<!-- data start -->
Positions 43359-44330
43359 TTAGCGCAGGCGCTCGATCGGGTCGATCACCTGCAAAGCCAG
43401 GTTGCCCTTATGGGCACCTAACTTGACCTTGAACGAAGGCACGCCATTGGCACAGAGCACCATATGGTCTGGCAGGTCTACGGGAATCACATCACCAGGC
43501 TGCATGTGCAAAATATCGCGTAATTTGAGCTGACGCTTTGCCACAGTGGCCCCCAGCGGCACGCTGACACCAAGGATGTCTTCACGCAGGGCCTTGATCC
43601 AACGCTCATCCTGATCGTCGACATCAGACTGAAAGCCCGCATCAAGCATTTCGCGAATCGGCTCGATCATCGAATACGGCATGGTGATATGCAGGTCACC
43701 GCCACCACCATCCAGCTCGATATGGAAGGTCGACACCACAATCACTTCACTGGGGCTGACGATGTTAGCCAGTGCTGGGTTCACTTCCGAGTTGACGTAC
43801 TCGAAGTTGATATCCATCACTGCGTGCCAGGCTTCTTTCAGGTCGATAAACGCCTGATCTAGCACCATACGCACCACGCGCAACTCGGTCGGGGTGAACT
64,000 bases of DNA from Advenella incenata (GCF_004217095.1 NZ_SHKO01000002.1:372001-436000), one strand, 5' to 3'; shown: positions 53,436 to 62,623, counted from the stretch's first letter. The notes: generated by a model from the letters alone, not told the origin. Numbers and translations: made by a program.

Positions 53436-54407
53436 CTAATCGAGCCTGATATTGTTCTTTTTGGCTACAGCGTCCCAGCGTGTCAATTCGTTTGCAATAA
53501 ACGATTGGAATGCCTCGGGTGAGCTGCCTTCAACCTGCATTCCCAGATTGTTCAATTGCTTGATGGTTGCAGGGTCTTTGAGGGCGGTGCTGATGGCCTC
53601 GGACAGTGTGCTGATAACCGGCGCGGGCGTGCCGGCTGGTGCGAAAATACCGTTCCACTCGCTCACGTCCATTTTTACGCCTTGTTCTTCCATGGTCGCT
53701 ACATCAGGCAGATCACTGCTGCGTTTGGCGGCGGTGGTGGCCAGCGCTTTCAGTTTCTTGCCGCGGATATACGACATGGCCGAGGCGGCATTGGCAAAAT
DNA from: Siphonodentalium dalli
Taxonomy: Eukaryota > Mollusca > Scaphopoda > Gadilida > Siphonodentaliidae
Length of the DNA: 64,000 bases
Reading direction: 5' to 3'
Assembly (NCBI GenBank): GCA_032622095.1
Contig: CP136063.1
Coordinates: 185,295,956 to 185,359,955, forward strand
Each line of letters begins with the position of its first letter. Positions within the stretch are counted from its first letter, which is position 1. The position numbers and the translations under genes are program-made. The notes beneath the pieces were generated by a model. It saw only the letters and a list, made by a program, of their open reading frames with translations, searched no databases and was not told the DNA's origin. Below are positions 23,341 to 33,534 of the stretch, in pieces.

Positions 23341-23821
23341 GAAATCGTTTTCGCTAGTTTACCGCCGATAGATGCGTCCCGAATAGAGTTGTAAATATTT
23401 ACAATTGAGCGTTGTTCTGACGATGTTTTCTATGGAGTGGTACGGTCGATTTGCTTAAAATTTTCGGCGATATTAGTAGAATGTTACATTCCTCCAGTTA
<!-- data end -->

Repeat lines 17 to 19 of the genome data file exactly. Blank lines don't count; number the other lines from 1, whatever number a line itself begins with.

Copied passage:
Reading direction: 5' to 3'
Assembly (NCBI GenBank): GCA_032622095.1
Contig: CP136063.1